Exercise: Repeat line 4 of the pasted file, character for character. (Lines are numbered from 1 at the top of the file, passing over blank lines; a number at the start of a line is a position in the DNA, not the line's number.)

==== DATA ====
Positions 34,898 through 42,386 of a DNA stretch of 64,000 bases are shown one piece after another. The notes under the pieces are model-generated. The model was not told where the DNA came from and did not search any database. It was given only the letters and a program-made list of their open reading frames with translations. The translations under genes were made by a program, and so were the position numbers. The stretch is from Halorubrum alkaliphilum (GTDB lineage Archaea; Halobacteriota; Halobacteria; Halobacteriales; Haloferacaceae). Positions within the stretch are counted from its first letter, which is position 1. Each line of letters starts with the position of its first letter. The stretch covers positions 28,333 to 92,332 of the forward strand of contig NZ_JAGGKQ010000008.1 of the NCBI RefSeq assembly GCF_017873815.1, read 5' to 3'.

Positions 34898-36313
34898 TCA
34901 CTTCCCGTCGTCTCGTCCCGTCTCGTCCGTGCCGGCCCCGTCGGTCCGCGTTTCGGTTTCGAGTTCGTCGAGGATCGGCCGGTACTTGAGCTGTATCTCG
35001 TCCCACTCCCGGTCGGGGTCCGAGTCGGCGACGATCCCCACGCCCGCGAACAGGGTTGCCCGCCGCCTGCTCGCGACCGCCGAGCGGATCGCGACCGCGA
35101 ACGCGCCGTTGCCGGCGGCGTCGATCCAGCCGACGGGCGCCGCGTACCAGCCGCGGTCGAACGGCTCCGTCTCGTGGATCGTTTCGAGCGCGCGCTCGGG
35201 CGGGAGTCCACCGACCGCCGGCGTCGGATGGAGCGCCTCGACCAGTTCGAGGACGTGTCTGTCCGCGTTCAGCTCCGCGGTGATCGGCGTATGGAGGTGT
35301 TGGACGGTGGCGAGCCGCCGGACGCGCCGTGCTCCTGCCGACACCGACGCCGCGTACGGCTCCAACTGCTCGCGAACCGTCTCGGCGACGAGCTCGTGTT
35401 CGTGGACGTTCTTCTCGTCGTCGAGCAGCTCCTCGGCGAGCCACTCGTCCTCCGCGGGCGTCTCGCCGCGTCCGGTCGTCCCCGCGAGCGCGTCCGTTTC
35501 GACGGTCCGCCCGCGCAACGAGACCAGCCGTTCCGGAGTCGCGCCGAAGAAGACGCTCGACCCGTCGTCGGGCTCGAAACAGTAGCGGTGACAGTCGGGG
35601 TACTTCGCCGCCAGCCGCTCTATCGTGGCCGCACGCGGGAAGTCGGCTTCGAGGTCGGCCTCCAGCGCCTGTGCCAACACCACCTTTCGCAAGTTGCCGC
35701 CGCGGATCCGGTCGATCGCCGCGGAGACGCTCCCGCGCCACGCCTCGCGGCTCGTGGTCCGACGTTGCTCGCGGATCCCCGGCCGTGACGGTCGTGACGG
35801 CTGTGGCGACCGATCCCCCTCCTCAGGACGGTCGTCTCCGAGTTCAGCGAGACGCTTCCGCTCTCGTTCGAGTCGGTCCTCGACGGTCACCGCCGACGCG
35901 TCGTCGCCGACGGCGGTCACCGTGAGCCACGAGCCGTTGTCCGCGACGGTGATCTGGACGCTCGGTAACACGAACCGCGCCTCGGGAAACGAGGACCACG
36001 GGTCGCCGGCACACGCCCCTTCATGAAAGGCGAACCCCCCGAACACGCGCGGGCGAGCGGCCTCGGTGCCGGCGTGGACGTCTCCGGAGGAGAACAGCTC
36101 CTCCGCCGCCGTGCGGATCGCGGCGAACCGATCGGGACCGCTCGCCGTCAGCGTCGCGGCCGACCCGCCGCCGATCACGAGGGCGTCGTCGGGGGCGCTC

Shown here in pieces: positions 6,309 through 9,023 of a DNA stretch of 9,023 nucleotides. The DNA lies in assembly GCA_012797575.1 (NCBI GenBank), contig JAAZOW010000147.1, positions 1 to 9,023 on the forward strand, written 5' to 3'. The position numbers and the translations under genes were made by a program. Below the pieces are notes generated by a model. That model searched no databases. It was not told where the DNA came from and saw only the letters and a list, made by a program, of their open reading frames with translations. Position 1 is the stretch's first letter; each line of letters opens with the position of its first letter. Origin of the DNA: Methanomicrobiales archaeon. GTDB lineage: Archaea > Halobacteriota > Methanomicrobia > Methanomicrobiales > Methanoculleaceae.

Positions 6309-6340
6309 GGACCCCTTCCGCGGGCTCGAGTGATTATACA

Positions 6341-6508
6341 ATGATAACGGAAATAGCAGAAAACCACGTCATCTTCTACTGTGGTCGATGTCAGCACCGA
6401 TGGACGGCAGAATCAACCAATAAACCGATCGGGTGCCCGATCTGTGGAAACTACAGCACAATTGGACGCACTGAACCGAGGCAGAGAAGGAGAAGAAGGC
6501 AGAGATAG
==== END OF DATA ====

34901 CTTCCCGTCGTCTCGTCCCGTCTCGTCCGTGCCGGCCCCGTCGGTCCGCGTTTCGGTTTCGAGTTCGTCGAGGATCGGCCGGTACTTGAGCTGTATCTCG